On May 14, 1942, the 77th Congress passed a bill that would create the Women’s Army Auxiliary Corps — giving women the ability to serve our military in non-combat positions. This concept was very progressive at the time and was met with significant opposition. This article will tell you more about how this law came to be and why it’s so important.
The Bill Introduced
As the idea of the United States entering WWII became more likely — and more horrifying — many wondered how the United States could possess the human resources to engage in war. This caused US Representative Edith Nourse Rogers to introduce a bill that would create the Women’s Army Auxiliary Corps. She presented this bill on May 28, 1941, to empower women and allow them to serve our military in non-combat tasks. Rogers is quoted saying that this bill was essential for two compelling reasons, “The first was to alleviate the acute shortage of manpower. The second was to answer an undeniable demand from American women that they be permitted to serve their country, together with the men of America, to protect and defend their cherished freedoms and democratic principles and ideals.”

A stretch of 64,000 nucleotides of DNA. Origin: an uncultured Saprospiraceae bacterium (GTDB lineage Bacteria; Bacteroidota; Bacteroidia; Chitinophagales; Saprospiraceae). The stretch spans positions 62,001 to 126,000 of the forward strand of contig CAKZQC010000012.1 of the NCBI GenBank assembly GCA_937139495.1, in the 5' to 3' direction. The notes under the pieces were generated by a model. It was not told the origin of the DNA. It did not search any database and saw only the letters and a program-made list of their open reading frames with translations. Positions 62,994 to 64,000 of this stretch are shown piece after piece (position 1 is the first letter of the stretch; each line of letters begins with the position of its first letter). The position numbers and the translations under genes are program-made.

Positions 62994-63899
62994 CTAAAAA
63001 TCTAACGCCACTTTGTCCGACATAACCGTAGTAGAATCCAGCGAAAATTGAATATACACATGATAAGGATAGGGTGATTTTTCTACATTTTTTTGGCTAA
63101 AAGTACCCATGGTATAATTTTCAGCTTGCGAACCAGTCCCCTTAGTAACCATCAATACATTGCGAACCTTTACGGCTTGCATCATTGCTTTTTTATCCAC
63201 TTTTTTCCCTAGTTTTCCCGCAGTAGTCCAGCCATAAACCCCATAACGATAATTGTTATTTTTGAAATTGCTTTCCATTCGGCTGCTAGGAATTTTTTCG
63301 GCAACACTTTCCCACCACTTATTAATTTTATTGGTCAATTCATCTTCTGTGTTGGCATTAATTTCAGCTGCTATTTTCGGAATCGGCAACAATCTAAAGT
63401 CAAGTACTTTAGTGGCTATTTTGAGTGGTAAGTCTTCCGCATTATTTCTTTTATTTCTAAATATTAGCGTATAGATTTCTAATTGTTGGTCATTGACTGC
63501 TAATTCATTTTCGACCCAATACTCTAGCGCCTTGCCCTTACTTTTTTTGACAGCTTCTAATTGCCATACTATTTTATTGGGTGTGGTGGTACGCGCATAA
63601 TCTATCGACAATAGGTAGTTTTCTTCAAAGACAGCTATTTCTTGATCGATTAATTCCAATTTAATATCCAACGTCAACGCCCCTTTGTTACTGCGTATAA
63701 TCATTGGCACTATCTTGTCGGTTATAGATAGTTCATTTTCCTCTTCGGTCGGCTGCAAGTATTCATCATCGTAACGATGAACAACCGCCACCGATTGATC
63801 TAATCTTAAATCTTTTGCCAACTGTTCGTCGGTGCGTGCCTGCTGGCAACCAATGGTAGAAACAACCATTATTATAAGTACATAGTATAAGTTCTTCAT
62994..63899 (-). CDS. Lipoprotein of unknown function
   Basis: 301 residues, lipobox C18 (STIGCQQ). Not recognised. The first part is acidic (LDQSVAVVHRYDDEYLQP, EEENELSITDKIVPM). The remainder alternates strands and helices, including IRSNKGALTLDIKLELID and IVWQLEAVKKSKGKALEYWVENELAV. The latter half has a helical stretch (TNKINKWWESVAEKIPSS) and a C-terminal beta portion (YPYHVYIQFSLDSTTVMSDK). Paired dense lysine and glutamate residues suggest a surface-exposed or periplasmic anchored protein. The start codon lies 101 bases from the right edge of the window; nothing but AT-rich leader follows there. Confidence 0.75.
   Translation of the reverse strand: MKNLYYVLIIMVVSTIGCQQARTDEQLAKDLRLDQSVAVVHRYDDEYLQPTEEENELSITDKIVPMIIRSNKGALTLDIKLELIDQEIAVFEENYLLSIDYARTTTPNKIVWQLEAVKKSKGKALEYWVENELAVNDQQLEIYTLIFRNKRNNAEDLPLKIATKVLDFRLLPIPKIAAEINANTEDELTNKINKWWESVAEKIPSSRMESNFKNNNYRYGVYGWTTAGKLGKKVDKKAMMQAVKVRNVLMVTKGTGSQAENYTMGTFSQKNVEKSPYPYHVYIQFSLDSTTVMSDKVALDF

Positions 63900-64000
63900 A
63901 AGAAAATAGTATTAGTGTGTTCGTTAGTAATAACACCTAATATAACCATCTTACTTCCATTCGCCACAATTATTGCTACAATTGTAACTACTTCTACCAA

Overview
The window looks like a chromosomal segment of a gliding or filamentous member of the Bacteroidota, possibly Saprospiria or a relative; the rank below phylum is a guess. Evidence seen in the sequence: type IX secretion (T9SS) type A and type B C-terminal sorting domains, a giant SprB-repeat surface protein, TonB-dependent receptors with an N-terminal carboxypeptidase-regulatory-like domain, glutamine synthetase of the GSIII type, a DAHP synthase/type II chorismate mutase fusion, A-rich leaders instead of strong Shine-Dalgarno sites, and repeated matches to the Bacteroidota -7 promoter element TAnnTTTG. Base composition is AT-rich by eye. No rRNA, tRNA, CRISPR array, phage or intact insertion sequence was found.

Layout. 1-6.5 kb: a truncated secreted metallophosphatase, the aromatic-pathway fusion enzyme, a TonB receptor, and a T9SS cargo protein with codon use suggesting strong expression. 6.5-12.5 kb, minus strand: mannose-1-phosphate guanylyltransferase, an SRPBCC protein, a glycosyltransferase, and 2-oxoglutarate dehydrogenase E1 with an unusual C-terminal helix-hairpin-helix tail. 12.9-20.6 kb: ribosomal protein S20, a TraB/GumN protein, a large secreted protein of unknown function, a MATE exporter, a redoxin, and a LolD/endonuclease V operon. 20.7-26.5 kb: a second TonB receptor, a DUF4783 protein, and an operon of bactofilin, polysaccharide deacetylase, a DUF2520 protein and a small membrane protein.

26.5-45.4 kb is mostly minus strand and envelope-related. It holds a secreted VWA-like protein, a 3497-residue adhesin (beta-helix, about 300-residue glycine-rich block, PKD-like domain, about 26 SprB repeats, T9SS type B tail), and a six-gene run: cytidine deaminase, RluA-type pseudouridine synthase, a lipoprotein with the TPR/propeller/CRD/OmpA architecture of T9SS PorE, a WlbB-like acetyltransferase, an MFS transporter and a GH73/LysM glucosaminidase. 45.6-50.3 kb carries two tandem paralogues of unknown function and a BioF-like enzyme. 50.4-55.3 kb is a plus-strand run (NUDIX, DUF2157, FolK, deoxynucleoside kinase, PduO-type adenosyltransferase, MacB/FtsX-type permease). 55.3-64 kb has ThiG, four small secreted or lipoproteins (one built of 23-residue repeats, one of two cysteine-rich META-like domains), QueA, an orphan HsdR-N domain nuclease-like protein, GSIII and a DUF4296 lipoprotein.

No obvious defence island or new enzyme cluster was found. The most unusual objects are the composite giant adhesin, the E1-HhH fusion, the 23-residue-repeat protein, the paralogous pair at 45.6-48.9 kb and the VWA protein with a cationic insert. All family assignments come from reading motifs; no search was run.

Passing of the Bill
The idea of women serving in the military was radical for the 1940s and thought to be absurd by many Americans. There was much debate from all sides of the political spectrum over the passing of this bill. Some individuals argued it was the obvious thing to do, while others said the bill “cast a shadow on the sanctity of the home.” Nonetheless, on May 14, 1942, the bill was passed by Congress and, on the following day, President Franklin Delano Roosevelt signed it into law.
At US Patriot Tactical, we’re grateful for the brave women that fought for our country under the Women’s Army Auxiliary Corps. They proved to our country that women had a place in the military by making vital contributions that led to an Allied victory in World War II. Their service demands utmost respect and deserves constant recognition.